At Flagger Force, we care about distracted driving because when a motorist is not paying attention, it puts our team members at risk. With so many of our crews on the road every day, we see more than our share of distracted driving behaviors. So this issue is top of mind for us— we want to decrease distracted driving to keep our crews safe as well as increase safety for our clients and the general public. Our brand promise is to keep communities moving, which means doing our part to prevent accidents.

So let’s examine why distracted driving is so serious and what we can do about it.

Facts about Distracted Driving

The National Highway Transportation Safety Administration reports that 3,142 people lost their lives due to distracted driving in 2020. And many more were injured. Further, eight percent of fatal crashes and 14 percent of injury crashes were the result of distractions behind the wheel.

And the American Automobile Association (AAA) reported that nearly 87% of drivers admit to engaging in risky behaviors, such as texting, while driving despite knowing how dangerous it can be. That’s remarkably high!

Sadly, distracted driving is becoming increasingly common among younger drivers. NHTSA has identified cell phone use while driving as one of the primary causes of distraction with texting as the most dangerous distraction. When a driver takes their eyes off the road to send or read a text, that takes about five seconds, in which time a car covers about 100 yards (at 55 mph). That’s a dangerous amount of distance to cover with eyes down!

Distracted driver using cellphone while behind the wheel

Different Types of Distracted Driving

Experts agree that there are three primary types of distracted driving: manual, cognitive, and visual. All three types pose a danger to people in work zones and to fellow drivers. It’s important to understand these main types of distracted driving so we can identify solutions.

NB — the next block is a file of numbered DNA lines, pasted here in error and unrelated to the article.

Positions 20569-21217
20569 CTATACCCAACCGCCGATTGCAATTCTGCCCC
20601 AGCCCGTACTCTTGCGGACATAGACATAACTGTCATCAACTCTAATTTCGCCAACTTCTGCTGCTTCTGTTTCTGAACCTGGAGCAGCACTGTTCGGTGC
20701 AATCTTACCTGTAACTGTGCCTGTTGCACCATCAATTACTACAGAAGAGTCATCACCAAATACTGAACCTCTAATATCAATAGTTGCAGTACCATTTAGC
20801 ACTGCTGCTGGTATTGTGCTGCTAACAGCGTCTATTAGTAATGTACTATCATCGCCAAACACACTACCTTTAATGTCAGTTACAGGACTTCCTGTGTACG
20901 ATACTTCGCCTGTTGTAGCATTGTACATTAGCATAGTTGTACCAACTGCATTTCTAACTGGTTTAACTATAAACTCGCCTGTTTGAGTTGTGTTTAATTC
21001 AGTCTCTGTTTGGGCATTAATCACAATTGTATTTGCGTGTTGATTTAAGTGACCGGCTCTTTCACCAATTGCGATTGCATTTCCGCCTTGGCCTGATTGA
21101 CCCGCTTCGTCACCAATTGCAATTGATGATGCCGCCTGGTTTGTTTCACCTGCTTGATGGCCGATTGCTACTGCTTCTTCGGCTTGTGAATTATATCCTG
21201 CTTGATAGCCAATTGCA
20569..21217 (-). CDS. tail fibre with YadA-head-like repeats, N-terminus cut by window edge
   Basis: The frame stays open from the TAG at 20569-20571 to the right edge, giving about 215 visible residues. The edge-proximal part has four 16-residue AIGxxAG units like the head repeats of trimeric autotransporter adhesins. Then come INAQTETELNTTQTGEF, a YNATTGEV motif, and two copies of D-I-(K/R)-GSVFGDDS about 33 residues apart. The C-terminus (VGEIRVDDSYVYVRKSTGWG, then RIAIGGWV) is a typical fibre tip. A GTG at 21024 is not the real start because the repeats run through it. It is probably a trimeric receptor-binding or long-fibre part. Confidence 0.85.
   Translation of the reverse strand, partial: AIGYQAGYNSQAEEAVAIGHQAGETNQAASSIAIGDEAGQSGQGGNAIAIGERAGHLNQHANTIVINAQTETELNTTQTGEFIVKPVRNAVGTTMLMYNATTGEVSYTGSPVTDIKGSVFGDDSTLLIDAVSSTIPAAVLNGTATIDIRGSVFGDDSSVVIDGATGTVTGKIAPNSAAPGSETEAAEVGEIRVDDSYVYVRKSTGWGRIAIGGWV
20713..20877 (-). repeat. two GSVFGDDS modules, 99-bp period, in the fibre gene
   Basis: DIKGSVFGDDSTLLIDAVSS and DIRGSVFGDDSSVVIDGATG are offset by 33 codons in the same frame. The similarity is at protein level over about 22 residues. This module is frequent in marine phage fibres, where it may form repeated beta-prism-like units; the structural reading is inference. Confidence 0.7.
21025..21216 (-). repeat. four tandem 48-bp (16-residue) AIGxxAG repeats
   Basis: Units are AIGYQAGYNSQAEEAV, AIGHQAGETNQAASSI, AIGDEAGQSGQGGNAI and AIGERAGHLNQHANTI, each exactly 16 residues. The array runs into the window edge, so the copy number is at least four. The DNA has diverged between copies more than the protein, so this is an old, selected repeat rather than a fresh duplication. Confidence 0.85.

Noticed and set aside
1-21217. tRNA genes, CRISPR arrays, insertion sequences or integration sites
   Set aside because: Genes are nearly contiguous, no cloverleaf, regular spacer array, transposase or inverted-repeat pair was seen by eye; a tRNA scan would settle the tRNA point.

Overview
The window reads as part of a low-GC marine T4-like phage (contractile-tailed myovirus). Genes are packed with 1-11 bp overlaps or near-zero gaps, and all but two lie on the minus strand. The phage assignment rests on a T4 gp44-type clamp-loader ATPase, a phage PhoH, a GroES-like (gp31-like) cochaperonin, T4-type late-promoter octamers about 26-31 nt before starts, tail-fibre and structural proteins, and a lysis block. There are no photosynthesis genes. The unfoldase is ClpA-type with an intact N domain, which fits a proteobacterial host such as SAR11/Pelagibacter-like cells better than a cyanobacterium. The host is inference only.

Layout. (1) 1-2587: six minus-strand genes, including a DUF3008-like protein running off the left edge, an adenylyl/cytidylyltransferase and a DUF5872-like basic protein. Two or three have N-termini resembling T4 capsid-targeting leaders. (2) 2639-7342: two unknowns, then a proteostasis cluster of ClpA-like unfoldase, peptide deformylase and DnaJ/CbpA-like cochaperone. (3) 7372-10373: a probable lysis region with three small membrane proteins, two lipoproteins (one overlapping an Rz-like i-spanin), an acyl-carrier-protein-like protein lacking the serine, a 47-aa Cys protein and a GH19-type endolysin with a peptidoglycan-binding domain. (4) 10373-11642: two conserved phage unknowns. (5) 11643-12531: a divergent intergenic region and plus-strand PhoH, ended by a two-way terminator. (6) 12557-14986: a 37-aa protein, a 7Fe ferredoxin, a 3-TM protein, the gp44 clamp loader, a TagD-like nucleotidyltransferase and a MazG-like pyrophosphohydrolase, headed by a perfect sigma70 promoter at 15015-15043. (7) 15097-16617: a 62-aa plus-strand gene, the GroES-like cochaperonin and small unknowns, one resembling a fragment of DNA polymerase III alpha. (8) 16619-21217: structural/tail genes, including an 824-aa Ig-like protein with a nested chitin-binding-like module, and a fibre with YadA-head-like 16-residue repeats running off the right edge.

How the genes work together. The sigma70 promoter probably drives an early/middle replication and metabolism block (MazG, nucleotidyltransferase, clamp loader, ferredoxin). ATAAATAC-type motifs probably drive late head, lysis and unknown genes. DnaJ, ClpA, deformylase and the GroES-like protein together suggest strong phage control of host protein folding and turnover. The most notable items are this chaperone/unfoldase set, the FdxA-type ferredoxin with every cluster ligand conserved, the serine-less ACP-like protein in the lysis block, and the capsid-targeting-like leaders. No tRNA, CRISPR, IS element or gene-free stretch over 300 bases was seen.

Manual Distraction: When a driver takes their hands off the wheel, that’s a manual distraction. Causes include eating, using a mobile phone, smoking or reaching for something in the vehicle.

Cognitive Distraction: This is when a driver’s mind wanders to other things besides paying attention to the road. It can be caused by a conversation, by fatigue, or just by being lost in thought.

Visual Distraction: The last kind of distraction is when a driver takes their eyes off the road to look at something else. This can be caused by looking at a mobile device, adjusting the radio, checking your GPS, or reading a billboard.

Solutions to Reduce Distracted Driving

Driving safety depends on three main factors that sound really simple: keeping your hands on the wheel, concentrating on driving, and keeping your eyes on the road.

What’s not simple about these is how to discipline ourselves to do them when we’re so easily distracted by hunger, fatigue, boredom, and other things that take our attention away from driving. So how do we address these impulses that lead to distracted driving? Here are some tips.

  • Take breaks from driving. Reward yourself with a snack, a call, or maybe a walk. This is especially critical on long trips.
  • Use a text-blocking app. There are a number of text-blocking apps that will prevent you from receiving these distractions while the car is moving. Start by taking a look at AT&T DriveMode.
  • Have a passenger navigate for you. This prevents you from having to look down at your GPS.
  • Make a music playlist. This gives you a bunch of songs you like with no taking your eyes off the road to change channels.
  • Eat before or after your drive. Plan your trip so you know you’ll be eating before or after. That way you’re not tempted to muti-task a meal into your travels.
  • If you get sleepy, pull over. Once you’re safely off the road, take a quick nap or just get out and stretch to wake yourself up. You’ll return to driving alert and ready to go.

Graphic that says: "Solutions to Avoid Distracted Driving: Take breaks from driving; use a text-blocking app; have a passenger navigate for you; eat before or after your drive; if you get sleepy, pull over"

Safe driving habits are not complicated, but they can be hard to practice consistently. We all get tired, we get distracted, and we stop concentrating on what we know is safe. But the cost of a single slip up can be very high so it’s something we all want to avoid.

Take it from your friends at Flagger Force, we’re all in this together and we can each have an impact on making the roads, and work zones, much safer by reducing the number of distracted drivers.

Distracted Driving: Causes and Cures
Article Name
Distracted Driving: Causes and Cures
We care about distracted driving because when a motorist is not paying attention, it puts our team members at risk. With so many of our crews on the road everyday, we see more than our share of distracted driving behaviors.
Publisher Name
Flagger Force
Publisher Logo